Donatella Versace has apologised after one of her luxury brand’s T-shirts implied Hong Kong and Macau were countries, when they are actually Chinese territories.
One of China’s best-known actresses, Yang Mi, ended her contract with Versace over the issue, while her studio said the country’s sovereignty was “sacred”.
Her decision was a major topic on China’s version of Twitter, Weibo, attracting hundreds of millions of views.
The shirt in question featured a list of cities accompanied by the countries they are in, such as “Milan – Italy”, and “Madrid – Spain”.
It also said “Hong Kong – Hong Kong”, and “Macau – Macao”.
Versace issues apology after tshirt sparks uproar in China. Tshirt listed Hong Kong and Macau as countries rather than cities. Actress Yang Mi and Versace brand ambassador in China said she has ended her cooperation with the luxury fashion brand. #China #Versace #HongKong #Macau pic.twitter.com/Gs7E5e2oHN
— 𝕊ℍ𝔸𝔸ℕ𝕋𝔸ℕ𝕌 𝕊𝕀ℕ𝔾ℍ (@shaantanusiingh) August 12, 2019
Both are former European colonies now run with a significant degree of autonomy, despite being part of China.
Since last year, China has stepped up its monitoring of how foreign countries describe Hong Kong and Macau.
In a post on its Weibo account, Versace said it had stopped selling the garments on 24 July and had destroyed any remaining ones.
Donatella Versace, the brand’s artistic director, said she was “deeply sorry for the unfortunate recent error that is being currently discussed on various social media channels”.
The sister of Versace’s late founder Gianni added: “Never have I wanted to disrespect China’s national sovereignty, and this is why I wanted to personally apologise for such inaccuracy and for any distress that it might have caused.”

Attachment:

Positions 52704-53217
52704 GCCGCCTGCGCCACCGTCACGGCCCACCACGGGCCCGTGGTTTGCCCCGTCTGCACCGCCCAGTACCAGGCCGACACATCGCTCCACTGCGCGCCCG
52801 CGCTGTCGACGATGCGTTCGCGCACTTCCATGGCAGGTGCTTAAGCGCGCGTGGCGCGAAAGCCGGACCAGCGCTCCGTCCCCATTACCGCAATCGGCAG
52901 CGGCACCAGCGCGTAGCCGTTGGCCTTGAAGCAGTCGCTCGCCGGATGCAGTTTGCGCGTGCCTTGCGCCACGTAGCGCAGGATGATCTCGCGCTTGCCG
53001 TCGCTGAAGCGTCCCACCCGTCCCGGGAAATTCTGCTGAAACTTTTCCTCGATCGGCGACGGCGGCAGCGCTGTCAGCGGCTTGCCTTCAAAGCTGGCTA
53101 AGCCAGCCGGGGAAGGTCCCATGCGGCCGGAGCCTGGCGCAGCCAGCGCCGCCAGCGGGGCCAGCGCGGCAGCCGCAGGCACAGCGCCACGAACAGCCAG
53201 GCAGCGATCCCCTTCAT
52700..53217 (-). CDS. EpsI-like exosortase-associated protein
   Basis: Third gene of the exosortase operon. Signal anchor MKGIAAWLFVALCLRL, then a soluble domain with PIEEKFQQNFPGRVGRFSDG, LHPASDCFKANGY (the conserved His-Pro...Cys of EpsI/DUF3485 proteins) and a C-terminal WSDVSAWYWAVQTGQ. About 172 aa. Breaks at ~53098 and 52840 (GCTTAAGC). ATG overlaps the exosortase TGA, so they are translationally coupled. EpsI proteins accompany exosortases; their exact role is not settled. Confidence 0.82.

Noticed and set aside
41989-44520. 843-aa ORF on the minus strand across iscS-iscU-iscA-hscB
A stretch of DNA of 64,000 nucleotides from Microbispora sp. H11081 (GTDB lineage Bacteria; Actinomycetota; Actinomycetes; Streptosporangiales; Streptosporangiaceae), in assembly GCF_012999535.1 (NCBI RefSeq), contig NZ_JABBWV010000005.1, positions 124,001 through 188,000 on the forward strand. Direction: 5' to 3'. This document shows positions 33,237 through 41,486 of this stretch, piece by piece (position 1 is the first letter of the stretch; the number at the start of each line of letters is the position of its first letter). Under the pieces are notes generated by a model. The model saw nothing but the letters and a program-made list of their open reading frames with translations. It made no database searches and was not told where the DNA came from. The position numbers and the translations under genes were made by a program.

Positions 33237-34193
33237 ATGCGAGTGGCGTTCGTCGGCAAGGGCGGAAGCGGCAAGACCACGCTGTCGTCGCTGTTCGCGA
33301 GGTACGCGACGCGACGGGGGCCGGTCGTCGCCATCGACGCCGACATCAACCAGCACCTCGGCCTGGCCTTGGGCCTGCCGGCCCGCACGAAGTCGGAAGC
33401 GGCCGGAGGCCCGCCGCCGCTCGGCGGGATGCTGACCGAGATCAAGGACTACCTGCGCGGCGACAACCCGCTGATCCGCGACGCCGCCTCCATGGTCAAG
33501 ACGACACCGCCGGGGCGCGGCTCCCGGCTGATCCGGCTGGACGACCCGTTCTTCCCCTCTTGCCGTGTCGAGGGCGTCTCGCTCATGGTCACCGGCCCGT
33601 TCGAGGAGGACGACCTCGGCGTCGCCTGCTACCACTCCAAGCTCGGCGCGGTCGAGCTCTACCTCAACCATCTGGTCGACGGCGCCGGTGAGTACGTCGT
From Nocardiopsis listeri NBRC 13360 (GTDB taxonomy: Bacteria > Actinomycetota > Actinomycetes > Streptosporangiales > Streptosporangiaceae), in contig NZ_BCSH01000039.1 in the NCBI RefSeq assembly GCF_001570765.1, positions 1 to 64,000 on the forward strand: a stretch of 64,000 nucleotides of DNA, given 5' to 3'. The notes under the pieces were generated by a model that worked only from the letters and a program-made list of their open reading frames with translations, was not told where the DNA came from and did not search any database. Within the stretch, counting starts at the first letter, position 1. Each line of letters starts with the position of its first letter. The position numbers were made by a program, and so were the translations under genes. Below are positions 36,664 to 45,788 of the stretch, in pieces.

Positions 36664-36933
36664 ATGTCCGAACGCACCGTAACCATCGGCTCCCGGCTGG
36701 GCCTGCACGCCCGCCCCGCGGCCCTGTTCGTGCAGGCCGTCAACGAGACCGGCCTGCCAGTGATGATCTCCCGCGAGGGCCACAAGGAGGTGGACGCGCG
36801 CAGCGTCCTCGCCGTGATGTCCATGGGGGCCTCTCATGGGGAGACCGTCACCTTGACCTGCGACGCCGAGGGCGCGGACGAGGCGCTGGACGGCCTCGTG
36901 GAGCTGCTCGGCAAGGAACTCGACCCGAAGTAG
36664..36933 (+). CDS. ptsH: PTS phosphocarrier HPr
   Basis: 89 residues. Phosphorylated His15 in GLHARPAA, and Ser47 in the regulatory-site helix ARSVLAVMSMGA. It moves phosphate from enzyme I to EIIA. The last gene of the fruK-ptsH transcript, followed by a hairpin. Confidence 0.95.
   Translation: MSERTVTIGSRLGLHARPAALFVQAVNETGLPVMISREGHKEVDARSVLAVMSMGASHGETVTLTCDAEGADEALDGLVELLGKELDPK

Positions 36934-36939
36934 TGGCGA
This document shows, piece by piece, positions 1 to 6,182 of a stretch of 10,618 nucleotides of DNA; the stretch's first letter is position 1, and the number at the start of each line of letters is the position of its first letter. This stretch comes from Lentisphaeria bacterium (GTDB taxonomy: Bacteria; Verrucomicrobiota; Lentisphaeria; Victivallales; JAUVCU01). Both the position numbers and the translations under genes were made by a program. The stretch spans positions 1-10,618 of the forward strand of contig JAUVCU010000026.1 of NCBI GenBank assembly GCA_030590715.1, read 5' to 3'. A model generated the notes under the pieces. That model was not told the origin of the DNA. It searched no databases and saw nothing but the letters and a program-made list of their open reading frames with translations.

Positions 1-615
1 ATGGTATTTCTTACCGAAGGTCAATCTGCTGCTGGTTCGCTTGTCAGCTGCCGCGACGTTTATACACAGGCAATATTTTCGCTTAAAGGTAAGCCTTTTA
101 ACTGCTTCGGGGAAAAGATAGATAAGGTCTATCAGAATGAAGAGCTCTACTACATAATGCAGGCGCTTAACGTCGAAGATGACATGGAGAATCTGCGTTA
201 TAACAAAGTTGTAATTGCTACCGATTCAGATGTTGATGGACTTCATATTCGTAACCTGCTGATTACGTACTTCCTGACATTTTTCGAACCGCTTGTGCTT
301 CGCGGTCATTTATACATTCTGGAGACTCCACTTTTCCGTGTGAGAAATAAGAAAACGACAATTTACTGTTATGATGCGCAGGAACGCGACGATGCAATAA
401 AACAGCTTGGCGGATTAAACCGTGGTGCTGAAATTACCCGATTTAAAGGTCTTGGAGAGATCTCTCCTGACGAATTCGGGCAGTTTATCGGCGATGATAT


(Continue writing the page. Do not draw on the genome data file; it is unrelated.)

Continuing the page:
Versace said on its Twitter account that it “accepts accountability and is exploring actions to improve how we operate day-to-day to become more conscientious and aware”.
The Company apologizes for the design of its product and a recall of the t-shirt has been implemented in July. The brand accepts accountability and is exploring actions to improve how we operate day-to-day to become more conscientious and aware. pic.twitter.com/5K8u3c4Dbm
— VERSACE (@Versace) August 11, 2019
Yang Mi’s studio, Jiaxing Media, said that “China’s territorial integrity and sovereignty are sacred and inviolable at all times”.
The latest furore follows the removal of a Taiwanese flag from the back of a bomber jacket worn by Tom Cruise in the trailer for his upcoming Top Gun sequel.
The patches appeared to have been swapped with two random symbols in similar colours – leading to social media speculation the change was down to the film being partly produced by Tencent Pictures, a Chinese film distributor and production company.
China still sees Taiwan as part of its territory to be reunified, despite the two sides being ruled separately since the end of the civil war in 1949.